for 'kaloi kai agathoi', which is the Greek
for 'beautiful and good ones'.
This was the name the ancient Greek Aristocrats called themselves. Through this they wanted to express their claim to rule the various poleis. The assumption was that they, being 'those born to good fathers' (eupatridai), were better than the rest of the population morally as well as in their skills and talents, and therefore were those meant to lead. They referred to the members of the lower classes as 'kakoi', or 'bad ones'.
This perception of the connection between excellence, morals and class dates back to Homer, and in the Iliad in particular one can see how excellence is often a direct derivation of class. This way, Agamemnon can win a lance-throwing contest without even lifting the lance, and a commoner who opposes Agamemnon's wishes, is referred to as ugly and foolish. In addition for many years, and until the classical period itself the word 'agathos' means both 'a member of a higher class' and 'morally good'.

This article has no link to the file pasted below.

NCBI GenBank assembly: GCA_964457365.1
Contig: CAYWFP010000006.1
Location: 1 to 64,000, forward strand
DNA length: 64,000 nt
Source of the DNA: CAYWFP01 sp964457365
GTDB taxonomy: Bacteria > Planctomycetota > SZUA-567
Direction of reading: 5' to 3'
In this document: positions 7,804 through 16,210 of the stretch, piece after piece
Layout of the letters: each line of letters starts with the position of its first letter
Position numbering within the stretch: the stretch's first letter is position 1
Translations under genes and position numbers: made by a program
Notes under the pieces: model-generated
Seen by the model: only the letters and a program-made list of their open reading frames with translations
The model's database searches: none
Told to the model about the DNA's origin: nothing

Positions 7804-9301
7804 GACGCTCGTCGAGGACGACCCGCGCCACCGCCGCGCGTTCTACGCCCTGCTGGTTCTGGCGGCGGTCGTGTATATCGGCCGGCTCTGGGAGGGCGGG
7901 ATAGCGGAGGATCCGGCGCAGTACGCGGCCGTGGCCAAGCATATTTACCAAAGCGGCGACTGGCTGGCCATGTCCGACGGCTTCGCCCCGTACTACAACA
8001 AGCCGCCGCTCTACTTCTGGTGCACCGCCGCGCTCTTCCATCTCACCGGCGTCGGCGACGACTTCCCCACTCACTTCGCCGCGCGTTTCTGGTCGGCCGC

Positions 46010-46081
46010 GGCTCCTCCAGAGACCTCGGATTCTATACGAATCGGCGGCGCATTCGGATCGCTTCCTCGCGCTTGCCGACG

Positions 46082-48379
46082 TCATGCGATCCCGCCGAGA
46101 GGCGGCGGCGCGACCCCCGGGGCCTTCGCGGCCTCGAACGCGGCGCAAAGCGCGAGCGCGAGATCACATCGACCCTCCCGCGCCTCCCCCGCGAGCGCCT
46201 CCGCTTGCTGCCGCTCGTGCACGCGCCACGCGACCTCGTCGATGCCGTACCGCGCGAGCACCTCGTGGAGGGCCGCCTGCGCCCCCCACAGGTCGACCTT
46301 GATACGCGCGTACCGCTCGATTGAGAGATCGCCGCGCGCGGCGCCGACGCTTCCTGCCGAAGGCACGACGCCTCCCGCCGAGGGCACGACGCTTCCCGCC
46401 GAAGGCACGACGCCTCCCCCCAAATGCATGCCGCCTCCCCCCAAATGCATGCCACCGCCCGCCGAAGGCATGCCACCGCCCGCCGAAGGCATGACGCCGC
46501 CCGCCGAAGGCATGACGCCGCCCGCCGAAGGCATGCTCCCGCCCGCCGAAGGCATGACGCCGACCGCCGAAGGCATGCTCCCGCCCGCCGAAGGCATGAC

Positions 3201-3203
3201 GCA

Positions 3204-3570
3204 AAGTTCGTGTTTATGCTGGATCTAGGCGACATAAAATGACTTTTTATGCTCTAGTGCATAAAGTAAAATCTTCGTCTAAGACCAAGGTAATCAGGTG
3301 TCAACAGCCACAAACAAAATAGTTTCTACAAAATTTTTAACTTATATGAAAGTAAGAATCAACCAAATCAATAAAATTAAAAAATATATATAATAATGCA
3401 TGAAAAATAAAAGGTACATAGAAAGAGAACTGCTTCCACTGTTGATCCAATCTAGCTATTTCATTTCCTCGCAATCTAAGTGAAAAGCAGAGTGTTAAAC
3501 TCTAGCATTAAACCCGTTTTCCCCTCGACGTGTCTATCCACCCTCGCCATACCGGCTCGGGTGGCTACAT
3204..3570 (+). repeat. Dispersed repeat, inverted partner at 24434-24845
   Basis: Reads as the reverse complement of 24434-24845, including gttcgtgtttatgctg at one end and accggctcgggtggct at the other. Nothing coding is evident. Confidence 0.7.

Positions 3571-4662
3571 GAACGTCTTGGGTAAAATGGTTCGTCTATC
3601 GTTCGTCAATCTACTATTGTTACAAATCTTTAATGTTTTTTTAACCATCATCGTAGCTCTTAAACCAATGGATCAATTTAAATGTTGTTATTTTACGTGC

This tendency intensified as Greece entered the Archaeic era (cf. polis), the aristocracy became the ruling class of most of the Greek poleis, and monarchy dwindled, and remained prevalent in the writings of many anti-democratic rhetoricians, philosophers, historians and other scholars.